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Research Papers: Materials and Fabrication

Comparison of Parent and Butt-Fusion Material Properties of Unimodal High-Density Polyethylene

[+] Author and Article Information
P. Krishnaswamy, D.-J. Shim, S. Kalyanam

Engineering Mechanics
Corporation of Columbus,
Columbus, OH 43221

1Present address: Structural Integrity Associates, Inc., San Jose, CA 95138.

Contributed by the Pressure Vessel and Piping Division of ASME for publication in the JOURNAL OF PRESSURE VESSEL TECHNOLOGY. Manuscript received January 3, 2017; final manuscript received April 28, 2017; published online June 1, 2017. Assoc. Editor: Steve J. Hensel.This material is declared a work of the U.S. Government and is not subject to copyright protection in the United States. Approved for public release; distribution is unlimited.

J. Pressure Vessel Technol 139(4), 041413 (Jun 01, 2017) (8 pages) Paper No: PVT-17-1002; doi: 10.1115/1.4036658 History: Received January 03, 2017; Revised April 28, 2017

The U.S. nuclear power industry is seeking U.S. Nuclear Regulatory Commission (USNRC) approval to use high-density polyethylene (HDPE) in safety-related applications. The USNRC had granted approval for the use of HDPE for safety-related service water applications, with limitations, to Catawba (Duke Energy Corp., Catawba, SC) and Callaway (Union Electric Co., Callaway, MO) based on separate relief requests submitted by the licensees. The nuclear industry continues to show increasing interest in utilizing HDPE in safety-related piping systems. In order to evaluate and maintain the structural integrity of HDPE pipes, the material properties and the fracture resistance behavior must be fully characterized. Although there has been extensive work on material property development of HDPE, most of the investigations have been focused on the parent (base) material. Hence, the material property and fracture resistance behavior of the butt-fusion region have not been comprehensively investigated. In this paper, tensile, dynamic mechanical analysis (DMA), and slow crack growth (SCG) tests were performed for unimodal PE 4710 HDPE material. Specimens were machined from both parent piping material and butt-fusion regions. The test results indicate that the tensile and DMA properties show no significant differences between parent and butt-fusion joint materials. However, in terms of SCG resistance, the time to failure for butt-fusion joint material was an order of magnitude lower than that of the parent material.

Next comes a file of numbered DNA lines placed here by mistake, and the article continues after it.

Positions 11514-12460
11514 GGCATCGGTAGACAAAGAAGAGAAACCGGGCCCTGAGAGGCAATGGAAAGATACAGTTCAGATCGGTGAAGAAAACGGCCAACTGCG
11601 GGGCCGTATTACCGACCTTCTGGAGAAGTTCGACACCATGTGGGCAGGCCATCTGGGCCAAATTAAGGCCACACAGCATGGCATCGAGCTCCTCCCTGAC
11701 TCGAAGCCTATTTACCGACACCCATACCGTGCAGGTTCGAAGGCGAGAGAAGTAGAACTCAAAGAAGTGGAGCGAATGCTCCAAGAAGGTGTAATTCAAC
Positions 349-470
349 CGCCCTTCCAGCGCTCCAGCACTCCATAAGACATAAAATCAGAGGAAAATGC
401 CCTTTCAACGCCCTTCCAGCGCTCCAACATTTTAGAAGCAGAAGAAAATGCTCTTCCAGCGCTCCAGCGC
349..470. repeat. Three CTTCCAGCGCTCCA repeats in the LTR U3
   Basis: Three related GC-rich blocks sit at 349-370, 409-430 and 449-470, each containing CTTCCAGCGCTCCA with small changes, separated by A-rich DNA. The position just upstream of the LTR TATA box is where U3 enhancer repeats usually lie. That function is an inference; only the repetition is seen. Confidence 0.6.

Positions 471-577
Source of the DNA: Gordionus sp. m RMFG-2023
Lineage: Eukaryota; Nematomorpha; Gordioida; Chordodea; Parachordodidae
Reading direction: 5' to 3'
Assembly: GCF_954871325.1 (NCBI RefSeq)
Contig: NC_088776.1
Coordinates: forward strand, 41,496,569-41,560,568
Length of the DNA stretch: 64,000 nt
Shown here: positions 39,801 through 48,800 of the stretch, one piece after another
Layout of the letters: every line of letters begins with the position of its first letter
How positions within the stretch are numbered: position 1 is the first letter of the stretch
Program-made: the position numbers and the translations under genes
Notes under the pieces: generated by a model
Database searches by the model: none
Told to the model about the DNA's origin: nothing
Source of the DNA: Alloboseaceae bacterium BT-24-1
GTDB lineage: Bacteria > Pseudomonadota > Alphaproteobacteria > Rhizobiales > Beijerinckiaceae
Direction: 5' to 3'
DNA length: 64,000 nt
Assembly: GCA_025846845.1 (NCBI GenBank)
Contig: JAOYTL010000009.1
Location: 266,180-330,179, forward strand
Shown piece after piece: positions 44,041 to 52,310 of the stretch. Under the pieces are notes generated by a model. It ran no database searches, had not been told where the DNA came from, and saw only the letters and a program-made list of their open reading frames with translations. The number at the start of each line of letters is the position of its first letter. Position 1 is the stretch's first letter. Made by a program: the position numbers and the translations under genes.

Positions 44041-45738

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Figures

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Fig. 1

Photo of PE 4710 HDPE pipe with butt-fusion joint (12-in nominal outer diameter, DR 11 pipe)

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Fig. 2

Tensile specimen used in this study (type I as per ASTM D638)

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Fig. 3

Layout of tensile and DMA specimens

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Fig. 4

Example of stress–strain curve obtained at 80 °C

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Fig. 5

Photos of specimens after the tensile test: (a) parent-axial-mid (80 °C) and (b) butt-fusion-axial-mid (80 °C)

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Fig. 6

DMA test results for samples from parent and butt-fusion joint materials (circumferential direction)

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Fig. 7

DMA test results for samples from parent and butt-fusion joint materials (axial direction)

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Fig. 8

Specimen dimensions and layout for SCG test specimens

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Fig. 9

SCG test creep frame setup

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Fig. 10

Load-line displacement as a function of time, and post-test photo showing ductile failure in parent materials SCG test specimen, P-1: (a) displacement versus time for specimen P-1 and (b) photo of specimen P-1 at the end of the test showing ductile failure

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Fig. 11

Load-line displacement as a function of time, and post-test photo showing ductile failure in parent material SCG test specimen, P-4: (a) displacement versus time for specimen P-4 and (b) photo of specimen P-4 at the end of the test showing ductile failure

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Fig. 12

Load-line displacement as a function of time, and post-test photo showing SCG failure in specimens P-3 and P-5: (a) displacement versus time for specimens P-3 and P-5 and (b) photo of the fracture surface of specimens, P-3 and P-5

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Fig. 13

Load-line displacement as a function of time, and post-test photo showing SCG failure in butt-fusion joint specimens BP-1, BP-2, and BP-3

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Fig. 14

Photo of butt-fusion joint SCG test specimen BP-1 during and after the test: (a) after 30 h of test time and (b) after 50 h of test time

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Fig. 15

Photos of fracture surfaces of butt-fusion joint SCG test specimens, BP-1, BP-2, and BP-3

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Fig. 16

Load-line displacement as a function of time for all four butt-fusion joint SCG test specimens, BP-1, BP-2, BP-3, and BP-5

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Fig. 17

Photo of fracture surface of butt-fusion joint SCG test specimen, BP-5

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